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Edgeworth de Firmont, Henry Essex


Priest; b. Edgeworthtown, County Longford, Ireland, 1745; d. Mitau (or Yelgava), Latvia, May 22, 1807. He was the son of a Protestant pastor who was converted to Catholicism, and who moved with his family to Toulouse in 1749. After studying there under the Jesuits, Edgeworth made his ecclesiastical studies in Paris, was ordained, and then devoted himself in Paris to the direction of consciences. He became the confessor of Madame Elizabeth, sister of the king. During the french revolution, when King louis xvi chose him to assist at his last hours, Edgeworth went to the Temple prison, conversed at length with the condemned monarch, heard his confession, celebrated Mass for him, distributed Holy Communion to him, and remained with him on the scaffold (1793). Since Edgeworth's courage and priestly activity made him hateful to the revolutionaries, he had to hide in Choisy-le-Roi, Fontainebleau, and Bayeux before taking refuge in England (1796). After visiting the Count of Artois in Edinburgh, he became chaplain to Louis XVIII at Blackenbourg and then at Mitau. His devotion to wounded French prisoners during Napoleon's campaign in Poland led to his own death through a disease contracted while caring for them.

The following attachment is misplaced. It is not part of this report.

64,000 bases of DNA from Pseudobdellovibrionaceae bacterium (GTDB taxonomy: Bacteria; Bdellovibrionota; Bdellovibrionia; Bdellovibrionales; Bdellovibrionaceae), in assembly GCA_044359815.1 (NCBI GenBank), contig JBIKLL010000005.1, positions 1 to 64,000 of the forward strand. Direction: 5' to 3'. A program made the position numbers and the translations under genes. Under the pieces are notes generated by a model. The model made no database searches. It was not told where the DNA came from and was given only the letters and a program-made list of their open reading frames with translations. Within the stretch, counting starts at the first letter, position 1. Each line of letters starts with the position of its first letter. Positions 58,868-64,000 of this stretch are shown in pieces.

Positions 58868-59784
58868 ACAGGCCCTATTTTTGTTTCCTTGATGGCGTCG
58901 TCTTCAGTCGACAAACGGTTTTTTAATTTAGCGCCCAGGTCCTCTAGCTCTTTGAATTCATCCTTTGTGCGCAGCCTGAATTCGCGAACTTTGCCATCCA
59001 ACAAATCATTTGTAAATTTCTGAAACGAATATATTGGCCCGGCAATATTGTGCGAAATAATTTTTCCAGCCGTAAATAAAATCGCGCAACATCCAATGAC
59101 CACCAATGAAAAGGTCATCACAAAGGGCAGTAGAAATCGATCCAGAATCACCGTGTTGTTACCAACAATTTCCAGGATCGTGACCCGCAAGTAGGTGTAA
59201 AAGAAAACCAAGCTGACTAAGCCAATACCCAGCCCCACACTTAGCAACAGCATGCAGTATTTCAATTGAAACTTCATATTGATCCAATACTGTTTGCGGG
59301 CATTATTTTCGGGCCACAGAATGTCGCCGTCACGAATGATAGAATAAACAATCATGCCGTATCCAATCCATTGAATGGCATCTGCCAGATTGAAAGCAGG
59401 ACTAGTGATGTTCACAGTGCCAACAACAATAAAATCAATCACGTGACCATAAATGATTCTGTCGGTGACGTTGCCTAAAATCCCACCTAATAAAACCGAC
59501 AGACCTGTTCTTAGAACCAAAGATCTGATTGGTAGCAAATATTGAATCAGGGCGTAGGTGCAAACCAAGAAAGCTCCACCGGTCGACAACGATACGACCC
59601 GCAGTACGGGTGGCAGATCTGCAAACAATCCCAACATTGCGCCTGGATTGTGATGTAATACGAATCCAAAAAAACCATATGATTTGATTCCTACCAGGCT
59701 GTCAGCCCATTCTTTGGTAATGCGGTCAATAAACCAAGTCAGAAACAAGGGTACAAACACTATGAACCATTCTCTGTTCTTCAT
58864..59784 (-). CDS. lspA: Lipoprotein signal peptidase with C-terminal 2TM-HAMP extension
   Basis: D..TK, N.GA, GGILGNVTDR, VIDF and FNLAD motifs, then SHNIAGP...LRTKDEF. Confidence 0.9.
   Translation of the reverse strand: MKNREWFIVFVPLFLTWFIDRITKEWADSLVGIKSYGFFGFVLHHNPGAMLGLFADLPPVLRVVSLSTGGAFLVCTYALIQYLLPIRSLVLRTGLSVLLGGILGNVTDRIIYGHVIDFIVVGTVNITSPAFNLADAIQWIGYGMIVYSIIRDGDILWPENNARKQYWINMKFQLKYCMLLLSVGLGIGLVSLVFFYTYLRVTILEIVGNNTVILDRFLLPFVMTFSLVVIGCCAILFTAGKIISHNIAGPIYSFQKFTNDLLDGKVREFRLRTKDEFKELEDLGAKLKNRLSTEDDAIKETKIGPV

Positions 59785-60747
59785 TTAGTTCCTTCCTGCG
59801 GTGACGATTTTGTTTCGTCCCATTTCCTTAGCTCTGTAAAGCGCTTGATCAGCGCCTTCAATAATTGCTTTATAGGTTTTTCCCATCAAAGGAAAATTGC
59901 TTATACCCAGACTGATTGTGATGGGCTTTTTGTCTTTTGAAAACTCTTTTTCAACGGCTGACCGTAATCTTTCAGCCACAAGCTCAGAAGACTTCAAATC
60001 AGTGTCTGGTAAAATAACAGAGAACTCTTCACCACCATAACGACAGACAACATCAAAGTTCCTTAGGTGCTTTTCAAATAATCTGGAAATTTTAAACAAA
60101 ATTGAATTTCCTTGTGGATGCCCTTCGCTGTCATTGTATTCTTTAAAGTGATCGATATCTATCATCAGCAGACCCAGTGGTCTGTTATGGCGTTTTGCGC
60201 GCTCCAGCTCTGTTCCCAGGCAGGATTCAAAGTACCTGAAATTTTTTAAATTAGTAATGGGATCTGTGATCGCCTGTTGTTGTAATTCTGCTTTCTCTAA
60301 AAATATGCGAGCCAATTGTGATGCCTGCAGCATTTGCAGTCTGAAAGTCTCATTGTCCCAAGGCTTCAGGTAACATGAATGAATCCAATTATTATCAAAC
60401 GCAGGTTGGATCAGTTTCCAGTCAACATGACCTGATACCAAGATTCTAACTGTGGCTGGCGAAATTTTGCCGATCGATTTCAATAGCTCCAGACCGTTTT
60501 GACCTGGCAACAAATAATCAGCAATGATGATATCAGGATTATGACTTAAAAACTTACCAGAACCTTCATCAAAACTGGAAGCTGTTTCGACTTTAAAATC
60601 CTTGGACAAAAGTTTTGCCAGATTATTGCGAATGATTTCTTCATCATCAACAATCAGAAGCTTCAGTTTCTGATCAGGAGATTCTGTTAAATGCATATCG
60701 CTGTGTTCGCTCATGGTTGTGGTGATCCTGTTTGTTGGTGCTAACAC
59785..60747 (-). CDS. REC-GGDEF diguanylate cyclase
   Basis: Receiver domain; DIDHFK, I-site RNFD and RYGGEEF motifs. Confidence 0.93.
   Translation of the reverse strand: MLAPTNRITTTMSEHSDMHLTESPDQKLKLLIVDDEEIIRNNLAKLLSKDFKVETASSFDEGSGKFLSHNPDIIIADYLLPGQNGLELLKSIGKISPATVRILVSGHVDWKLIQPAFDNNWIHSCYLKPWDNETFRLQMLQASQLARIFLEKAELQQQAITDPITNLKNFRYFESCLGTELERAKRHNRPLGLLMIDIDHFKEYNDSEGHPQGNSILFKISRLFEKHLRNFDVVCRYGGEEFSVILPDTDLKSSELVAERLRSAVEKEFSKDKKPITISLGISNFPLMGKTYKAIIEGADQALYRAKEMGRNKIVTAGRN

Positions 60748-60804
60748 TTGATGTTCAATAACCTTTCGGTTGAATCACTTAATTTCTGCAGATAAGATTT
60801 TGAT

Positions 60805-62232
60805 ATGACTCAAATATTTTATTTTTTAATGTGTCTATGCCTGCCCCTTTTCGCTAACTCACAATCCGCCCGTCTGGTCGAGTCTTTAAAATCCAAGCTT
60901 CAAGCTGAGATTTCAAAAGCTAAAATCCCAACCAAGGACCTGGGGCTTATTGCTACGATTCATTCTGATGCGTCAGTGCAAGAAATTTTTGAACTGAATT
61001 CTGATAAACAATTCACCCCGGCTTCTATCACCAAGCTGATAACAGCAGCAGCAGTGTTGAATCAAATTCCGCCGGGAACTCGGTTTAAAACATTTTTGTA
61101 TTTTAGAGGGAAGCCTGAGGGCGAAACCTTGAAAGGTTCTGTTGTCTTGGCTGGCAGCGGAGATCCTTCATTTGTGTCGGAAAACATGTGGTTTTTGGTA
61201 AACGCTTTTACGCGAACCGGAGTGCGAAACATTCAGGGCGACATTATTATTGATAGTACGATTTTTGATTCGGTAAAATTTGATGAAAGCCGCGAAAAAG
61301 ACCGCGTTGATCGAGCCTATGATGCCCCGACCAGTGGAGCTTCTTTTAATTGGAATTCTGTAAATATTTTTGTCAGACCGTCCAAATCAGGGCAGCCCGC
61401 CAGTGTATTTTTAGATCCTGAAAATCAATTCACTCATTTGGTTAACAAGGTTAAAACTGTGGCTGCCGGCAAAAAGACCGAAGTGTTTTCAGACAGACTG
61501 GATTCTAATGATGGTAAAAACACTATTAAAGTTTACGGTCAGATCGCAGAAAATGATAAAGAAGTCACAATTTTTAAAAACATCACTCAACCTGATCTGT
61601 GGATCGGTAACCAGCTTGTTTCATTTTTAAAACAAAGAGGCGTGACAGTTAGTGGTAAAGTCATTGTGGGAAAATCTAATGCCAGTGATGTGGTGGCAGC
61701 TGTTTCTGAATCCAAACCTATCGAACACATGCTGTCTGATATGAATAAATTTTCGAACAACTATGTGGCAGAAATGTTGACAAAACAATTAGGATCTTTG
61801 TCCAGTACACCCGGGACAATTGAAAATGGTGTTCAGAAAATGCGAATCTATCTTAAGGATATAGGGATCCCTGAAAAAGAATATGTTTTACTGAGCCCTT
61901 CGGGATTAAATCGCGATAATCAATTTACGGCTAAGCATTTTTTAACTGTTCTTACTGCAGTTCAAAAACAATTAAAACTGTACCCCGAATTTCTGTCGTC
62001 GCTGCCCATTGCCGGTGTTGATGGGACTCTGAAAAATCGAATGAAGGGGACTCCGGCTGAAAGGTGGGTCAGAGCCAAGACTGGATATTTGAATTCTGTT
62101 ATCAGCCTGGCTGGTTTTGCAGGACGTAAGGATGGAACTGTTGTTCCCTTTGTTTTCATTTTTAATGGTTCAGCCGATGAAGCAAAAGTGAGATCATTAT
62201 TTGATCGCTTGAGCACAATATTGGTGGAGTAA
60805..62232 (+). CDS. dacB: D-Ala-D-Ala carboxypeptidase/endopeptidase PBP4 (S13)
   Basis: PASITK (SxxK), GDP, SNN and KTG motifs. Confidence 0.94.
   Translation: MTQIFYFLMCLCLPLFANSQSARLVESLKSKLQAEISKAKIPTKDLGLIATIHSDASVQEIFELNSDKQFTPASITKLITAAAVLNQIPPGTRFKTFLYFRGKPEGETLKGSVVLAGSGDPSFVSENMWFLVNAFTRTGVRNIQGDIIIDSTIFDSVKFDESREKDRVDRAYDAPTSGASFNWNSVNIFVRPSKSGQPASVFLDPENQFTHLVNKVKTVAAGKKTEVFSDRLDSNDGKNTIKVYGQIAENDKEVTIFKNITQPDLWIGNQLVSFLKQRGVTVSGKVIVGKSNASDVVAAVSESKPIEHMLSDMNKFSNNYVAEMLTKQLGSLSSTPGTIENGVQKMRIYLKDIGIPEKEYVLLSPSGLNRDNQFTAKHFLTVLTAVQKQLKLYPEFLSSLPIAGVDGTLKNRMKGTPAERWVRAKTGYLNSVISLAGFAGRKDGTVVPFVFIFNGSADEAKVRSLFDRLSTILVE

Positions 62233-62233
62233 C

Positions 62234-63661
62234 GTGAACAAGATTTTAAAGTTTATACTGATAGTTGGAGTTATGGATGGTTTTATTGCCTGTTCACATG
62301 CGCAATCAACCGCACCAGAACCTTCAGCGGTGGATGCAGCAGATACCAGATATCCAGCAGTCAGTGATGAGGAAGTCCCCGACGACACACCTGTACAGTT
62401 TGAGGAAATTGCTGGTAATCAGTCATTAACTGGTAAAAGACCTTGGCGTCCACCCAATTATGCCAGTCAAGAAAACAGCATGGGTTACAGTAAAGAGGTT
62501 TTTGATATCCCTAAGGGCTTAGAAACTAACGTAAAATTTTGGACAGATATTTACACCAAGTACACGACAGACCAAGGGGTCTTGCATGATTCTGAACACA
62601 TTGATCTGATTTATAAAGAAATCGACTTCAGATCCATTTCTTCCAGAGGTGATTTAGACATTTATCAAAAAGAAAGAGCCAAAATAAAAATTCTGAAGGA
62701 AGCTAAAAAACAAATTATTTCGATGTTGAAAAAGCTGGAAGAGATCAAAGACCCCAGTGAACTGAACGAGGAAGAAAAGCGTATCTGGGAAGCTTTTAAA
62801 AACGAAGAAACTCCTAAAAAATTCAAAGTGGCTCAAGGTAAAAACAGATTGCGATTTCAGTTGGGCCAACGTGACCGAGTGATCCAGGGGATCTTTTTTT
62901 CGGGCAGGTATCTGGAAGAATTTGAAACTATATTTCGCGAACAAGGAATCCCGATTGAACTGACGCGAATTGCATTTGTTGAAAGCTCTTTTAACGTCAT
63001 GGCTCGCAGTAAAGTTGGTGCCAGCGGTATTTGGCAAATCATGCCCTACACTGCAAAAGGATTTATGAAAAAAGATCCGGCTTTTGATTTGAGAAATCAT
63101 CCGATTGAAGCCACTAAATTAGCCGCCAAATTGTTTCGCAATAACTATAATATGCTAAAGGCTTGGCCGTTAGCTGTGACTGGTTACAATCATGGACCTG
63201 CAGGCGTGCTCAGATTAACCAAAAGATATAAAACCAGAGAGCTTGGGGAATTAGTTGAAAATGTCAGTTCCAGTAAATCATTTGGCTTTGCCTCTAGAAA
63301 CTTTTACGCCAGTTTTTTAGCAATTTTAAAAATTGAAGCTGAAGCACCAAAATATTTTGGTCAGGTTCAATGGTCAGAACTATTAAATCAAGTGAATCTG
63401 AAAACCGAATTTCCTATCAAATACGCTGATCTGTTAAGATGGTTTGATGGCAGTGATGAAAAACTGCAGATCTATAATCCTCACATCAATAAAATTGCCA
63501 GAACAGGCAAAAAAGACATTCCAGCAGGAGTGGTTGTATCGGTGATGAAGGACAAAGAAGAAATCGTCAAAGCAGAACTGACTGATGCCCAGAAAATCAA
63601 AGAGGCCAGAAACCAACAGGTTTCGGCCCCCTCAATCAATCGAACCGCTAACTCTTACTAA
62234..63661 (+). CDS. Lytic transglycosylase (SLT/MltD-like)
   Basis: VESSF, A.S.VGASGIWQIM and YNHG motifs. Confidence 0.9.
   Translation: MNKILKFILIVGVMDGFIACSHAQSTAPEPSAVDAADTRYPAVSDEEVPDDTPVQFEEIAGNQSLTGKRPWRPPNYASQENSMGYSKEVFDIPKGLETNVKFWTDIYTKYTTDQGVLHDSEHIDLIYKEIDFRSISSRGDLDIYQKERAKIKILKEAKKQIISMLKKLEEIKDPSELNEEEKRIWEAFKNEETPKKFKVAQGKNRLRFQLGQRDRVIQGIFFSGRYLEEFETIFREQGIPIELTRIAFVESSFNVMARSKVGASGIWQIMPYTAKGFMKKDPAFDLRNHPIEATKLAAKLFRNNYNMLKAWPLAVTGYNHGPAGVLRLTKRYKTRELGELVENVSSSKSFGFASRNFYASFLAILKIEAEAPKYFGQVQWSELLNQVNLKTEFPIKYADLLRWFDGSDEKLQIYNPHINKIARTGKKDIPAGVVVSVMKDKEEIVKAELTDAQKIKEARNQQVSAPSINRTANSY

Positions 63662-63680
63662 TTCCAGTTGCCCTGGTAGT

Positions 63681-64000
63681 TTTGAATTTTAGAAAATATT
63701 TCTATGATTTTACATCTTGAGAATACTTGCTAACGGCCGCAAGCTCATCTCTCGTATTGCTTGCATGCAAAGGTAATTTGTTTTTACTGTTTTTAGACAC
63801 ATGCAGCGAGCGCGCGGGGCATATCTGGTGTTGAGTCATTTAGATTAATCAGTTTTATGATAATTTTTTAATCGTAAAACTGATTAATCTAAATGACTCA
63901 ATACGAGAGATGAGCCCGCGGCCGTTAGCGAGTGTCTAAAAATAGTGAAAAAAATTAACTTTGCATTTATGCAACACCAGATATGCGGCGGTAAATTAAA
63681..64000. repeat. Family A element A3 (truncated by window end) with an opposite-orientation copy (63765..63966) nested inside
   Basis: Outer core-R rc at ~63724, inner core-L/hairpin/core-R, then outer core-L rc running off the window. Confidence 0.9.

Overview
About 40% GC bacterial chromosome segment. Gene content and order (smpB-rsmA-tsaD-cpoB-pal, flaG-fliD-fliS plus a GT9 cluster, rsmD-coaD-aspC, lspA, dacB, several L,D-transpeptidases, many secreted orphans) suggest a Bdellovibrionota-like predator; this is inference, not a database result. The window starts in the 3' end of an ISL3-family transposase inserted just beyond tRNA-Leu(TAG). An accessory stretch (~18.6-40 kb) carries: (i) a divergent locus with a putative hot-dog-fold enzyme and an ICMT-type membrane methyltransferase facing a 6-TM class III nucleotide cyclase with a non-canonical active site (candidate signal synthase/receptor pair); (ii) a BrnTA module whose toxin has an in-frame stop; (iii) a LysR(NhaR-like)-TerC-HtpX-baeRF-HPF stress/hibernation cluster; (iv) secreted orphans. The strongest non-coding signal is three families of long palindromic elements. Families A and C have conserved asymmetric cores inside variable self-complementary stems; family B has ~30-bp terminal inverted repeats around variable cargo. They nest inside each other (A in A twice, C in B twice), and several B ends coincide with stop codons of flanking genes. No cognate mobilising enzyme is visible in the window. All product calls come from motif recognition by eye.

Bibliography: h. e. edgeworth de firmont, Letters from the Abbé Edgeworth to His Friends, ed. t. b. england (London 1818). c. s. edgeworth, Memoirs of the Abbé Edgeworth, Containing His Narrative of the Last Hours of Louis XVI (London 1815). v. m. montagu, The Abbé Edgeworth and His Friends (London 1913). j. herissay, Les Aumôniers de la guillotine (Paris 1954).

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